SUMMARY AND CONCLUSIONS

This study documents differences in the predictive power of certain financial statement ratios when joint ventures are reported using the proportionate consolidation and equity methods of accounting. Our sample of Canadian firms reports proportionately consolidated joint ventures with sufficient detail to separate out the effects of the joint ventures on the venturers' financial statements. The joint venture disclosures enable us to calculate pro forma equity method financial statements and compare them to venturers' proportionately consolidated financial statements. Then we compare the ability of the two accounting methods to predict accounting return on common shareholders' equity.

We find the components of return on common shareholders' equity (profit margin, asset turnover, and the leverage ratio) predict future return on common shareholders' equity better when the ratios are based on proportionate consolidation than on the equity method. Our results suggest that for joint ventures in Canada the proportionate consolidation method provides incremental information content beyond that provided by the equity method. More broadly, our results suggest that the equity method's "one-line consolidation" provides less information for predicting future profitability than does proportionate consolidation, an accounting method that reflects the venturer's proportionate share of assets, liabilities, revenues, and expenses throughout the financial statements.

The results of this study highlight the importance of research on alternative accounting methods for intercorporate investments. Because the reporting issues for joint ventures are those for intercorporate investments generally, our study suggests revisiting the use of the equity method for other investments. At a minimum, regulators may consider requiring disclosure of key numbers based on proportionate consolidation even if they decide to continue to use the equity method.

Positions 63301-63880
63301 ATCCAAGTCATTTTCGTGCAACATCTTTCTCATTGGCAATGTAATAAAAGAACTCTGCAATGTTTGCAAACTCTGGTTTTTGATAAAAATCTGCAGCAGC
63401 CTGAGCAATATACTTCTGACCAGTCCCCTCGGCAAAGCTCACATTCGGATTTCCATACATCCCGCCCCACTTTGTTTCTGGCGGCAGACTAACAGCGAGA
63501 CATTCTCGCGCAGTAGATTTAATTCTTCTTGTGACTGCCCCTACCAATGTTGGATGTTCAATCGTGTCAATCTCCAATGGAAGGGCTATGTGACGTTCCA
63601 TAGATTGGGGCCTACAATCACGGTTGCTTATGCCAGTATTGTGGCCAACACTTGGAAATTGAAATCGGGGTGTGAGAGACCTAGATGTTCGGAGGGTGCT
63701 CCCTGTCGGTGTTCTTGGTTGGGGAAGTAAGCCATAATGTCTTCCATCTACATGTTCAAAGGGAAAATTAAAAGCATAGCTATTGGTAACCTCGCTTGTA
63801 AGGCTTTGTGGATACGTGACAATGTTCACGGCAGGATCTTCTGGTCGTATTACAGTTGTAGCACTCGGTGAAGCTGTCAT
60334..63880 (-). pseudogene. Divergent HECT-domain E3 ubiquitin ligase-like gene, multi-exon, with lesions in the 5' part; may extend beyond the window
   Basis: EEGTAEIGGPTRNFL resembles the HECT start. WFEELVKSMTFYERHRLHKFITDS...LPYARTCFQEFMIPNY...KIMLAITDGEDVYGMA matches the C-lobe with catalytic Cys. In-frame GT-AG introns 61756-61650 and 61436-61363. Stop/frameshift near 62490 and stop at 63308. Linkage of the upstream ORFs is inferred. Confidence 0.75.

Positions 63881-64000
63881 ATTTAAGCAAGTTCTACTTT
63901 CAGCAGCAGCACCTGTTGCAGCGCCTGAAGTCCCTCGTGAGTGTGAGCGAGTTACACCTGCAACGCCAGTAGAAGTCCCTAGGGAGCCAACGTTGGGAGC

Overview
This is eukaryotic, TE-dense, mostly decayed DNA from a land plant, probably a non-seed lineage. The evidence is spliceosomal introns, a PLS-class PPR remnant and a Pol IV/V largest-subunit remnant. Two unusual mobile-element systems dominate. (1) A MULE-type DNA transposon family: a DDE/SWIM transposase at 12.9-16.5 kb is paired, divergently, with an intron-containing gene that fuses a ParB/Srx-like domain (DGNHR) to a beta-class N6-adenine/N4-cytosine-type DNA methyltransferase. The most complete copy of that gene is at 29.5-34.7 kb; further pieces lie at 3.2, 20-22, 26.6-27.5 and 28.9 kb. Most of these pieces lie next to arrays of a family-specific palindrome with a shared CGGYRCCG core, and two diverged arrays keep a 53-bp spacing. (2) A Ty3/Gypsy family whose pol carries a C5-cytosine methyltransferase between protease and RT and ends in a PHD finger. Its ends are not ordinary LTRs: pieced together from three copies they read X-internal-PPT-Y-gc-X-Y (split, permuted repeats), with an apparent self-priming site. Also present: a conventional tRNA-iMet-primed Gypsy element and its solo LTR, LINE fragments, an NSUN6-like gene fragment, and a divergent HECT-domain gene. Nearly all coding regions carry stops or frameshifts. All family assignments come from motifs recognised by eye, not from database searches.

APPENDIX

EXAMPLE OF A JOINT VENTURE Disclosure: Armbro Enterprises Inc. 2000

4 JOINT VENTURES

The Company participates in several incorporated joint ventures and the
consolidated financial statements include the Company's proportionate
share of the assets, liabilities, revenues, expenses, net income, and
cash flows of these joint ventures.

(a) The following table sets out the Company's proportionate share of
the assets, liabilities, ventures' equity, revenues, expenses net
income and cash flows of these joint ventures.

                                 2000              1999

Assets
  Current                    $ 135,051           $ 84,890
  Capital                       26,202              3,253
  Other                          1,428              1,812
                             $ 162,681           $ 89,955
Liabilities
  Current                    $ 151,271           $ 69,997
  Long-term                      6,250                473
  Venturers' equity              5,160             19,485
                             $ 162,681           $ 89,955

Revenues                     $ 298,286           $ 35,038
Expenses                       305,917             27,531
Net income (loss)            $ (7,631)            $ 7,507
Cash flows from
  Operating activities       $  36,886            $ 4,597
  Investing activities         (1,312)            (3,512)
  Financing activities           8,079              (777)